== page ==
LONDON – The British Muslim Doctors Association, a non-profit volunteer organization that brings doctors, dentists, pharmacists and others in the medical profession together, held their annual dinner at the Copthorne Tara hotel in London on Saturday, May 13.
With introductions by Dr Hina Shahid, Chair, and Dr Nadia Khalid, Vice-Chair, the opening keynote was made by Professor David Heymann, CBE.
“I realize that global health works because there is such great participation by many, including the Muslim Doctors Association,” he said.
“We need to address inequalities in everything that we do. In our work, in our play, wherever we are, we need to remember that we are the fortunate, and there are many who are not so fortunate. And we need to help them raise their level, to the same level as ours, so they can have the dignity and respect, that we have. We must respect all, we must raise them our of poverty.”
Speaking on Innovation in Global Health Education, Shafi Ahmed, a surgeon at Barts Health NHS Trust said, “Our minds and our brains cope with linear thoughts. Currently, the world is going through many changes, it’s exponential, it’s so rapid that none of us can actually imagine what wil happen in a few years. That’s the type of thing we want to embrace.”
“For me, this is the most exciting time to ever be a doctor in human history. There’s so much going on that if we don’t embrace it now, we have lost the whole opportunity of the future. We have to work out how we empower ourselves, and our patients.”
Thumbay Moideen, an entrepreneur whose Timber business captured the attention of a Sheikh from the United Arab Emirates, shared the story leading to the establishment of the Gulf medical University.
“(I was) a very adventurous chap, when I was young. I told the Sheikh, what’ll I do, I feel this is a God sent opportunity. I’ll bring in consultants from India. I’ll do research on the possibility to setting up a private medical school in the UAE, then I’ll get back to you,” Moideen said.
Dr Siyani Shaffi, Kitrinos Healthcare, shared an insight to working in the charitable sector, with a focus on refugees.
“Charity is more than the number of blankets you give our, the number of medicines you give out. It’s the kind words, its the dealing with unkindness that is thrown your way, which I have had a lot. And I got really really close at times, to just say, I don’t need to do this any more,” Dr Shaffi said.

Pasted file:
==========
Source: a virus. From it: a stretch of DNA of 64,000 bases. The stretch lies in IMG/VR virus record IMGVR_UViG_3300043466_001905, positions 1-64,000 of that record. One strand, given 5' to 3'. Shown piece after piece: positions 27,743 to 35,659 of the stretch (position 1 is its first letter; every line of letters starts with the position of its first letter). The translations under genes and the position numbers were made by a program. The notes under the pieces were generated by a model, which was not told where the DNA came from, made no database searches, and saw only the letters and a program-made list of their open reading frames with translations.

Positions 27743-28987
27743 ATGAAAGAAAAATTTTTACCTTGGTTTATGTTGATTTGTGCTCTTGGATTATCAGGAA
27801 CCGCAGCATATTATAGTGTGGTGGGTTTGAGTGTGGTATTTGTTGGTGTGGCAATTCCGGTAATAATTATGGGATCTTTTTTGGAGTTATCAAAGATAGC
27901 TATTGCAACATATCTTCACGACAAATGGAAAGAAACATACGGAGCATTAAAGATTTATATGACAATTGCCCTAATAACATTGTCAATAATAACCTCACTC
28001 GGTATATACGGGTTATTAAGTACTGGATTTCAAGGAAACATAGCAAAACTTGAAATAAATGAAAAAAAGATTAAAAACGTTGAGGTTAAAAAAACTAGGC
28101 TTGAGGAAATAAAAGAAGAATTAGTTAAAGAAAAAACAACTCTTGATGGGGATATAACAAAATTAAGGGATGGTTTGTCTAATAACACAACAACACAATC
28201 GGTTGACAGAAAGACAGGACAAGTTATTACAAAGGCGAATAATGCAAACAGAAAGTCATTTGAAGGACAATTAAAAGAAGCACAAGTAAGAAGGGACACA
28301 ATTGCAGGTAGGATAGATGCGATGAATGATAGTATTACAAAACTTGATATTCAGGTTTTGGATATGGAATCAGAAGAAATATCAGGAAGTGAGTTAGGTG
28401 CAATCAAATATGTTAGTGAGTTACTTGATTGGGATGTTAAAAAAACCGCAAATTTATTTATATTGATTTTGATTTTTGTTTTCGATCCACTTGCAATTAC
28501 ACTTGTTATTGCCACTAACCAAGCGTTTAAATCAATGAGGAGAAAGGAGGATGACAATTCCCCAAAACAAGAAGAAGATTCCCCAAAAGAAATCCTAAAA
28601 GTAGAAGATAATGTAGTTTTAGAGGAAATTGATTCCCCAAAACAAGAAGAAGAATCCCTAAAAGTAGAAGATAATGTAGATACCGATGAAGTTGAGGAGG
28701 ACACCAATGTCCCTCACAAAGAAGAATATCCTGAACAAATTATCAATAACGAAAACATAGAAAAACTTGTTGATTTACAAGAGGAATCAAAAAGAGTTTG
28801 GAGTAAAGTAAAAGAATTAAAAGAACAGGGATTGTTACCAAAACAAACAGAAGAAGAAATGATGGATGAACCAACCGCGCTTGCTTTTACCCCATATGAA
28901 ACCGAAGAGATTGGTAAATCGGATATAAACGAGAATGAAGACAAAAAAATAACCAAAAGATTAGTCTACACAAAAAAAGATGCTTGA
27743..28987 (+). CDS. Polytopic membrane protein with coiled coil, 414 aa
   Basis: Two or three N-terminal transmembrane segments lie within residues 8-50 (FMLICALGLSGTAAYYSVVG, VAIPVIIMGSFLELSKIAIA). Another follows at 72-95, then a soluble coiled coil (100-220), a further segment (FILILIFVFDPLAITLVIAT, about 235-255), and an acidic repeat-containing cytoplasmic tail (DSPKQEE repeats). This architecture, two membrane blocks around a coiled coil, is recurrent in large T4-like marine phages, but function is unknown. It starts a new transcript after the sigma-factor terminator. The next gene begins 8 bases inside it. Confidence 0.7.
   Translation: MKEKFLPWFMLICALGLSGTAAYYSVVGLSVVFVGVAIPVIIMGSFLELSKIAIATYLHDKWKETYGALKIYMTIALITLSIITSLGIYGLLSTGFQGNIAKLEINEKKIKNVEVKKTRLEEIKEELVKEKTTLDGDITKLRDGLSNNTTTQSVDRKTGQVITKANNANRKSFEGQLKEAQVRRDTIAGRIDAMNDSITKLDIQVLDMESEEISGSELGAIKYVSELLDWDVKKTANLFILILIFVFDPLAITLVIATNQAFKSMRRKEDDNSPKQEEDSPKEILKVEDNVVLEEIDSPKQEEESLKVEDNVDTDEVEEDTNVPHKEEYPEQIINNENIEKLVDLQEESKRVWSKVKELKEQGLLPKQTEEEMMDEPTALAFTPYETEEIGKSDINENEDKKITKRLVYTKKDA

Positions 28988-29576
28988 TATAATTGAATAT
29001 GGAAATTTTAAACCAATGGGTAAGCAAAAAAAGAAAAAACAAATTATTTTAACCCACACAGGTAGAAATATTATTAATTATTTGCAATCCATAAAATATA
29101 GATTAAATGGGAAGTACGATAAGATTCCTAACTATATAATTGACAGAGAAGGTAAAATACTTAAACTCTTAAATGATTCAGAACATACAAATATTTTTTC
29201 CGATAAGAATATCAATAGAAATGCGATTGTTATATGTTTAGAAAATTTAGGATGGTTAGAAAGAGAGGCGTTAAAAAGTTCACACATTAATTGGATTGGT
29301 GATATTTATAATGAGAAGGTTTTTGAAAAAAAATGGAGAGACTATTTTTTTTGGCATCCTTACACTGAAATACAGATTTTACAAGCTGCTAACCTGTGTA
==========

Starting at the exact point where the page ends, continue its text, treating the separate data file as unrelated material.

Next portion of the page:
“I can just come back and locum and be a GP. My husband and I were on our way to Australia, or so we thought, when all this kicked off (the Syrian refugee crisis). My initial volunteer-ship was just for ten days. I didn’t realize that it was going to take me into a lifetime – inshallah – occupation.”
Speaking on the subject of how we help when a medical crisis takes place, Dr Naveed Iqbal, launched the Humanitarian Division of the Muslim Doctors Association saying,
“Despite the trauma that you see (in refugee camps) it is rewarding, because they always ask you, are you going to come back and see us again? Please don’t forget us. You know we asked them one, what can we do for you? And they said, keep asking us this question, that’s enough for us, it means you haven’t forgotten us.”
“All religions, all cultures are welcome (to join us on our humanitarian trips). In my teams you’ve got a Jewish nurse, you’ve got a Catholic doctor, you’ve got all sorts of people there.”
Dr Hina Shaid, Chair, added, “We are witnessing one of the worst humanitarian disasters in human history. And it is so inspiring to see skilled people using their abilities, in compassionate ways, under challenging circumstances. It is encouraging to see volunteers give up some of their free time to give back to the community.”
Dr Nadia Khalid, Vice-Chair of the MDA closed the evening saying, “Whether you are a health professional or not, there is something that everyone can do.”
Indeed the spirit of the MDA reflects the best of Muslim values. Whether it is leadership provided by women, Dr Hina (Chair) and Dr Nadia (Vice-Chair), or working with people irrespective of faith, such as Jewish and Christian medical professionals.
The wider holistic message is simple, we as humanity are one. And while many of us have differing approaches to life and faith, it does not mean that we cannot work together to add value to all of our lives.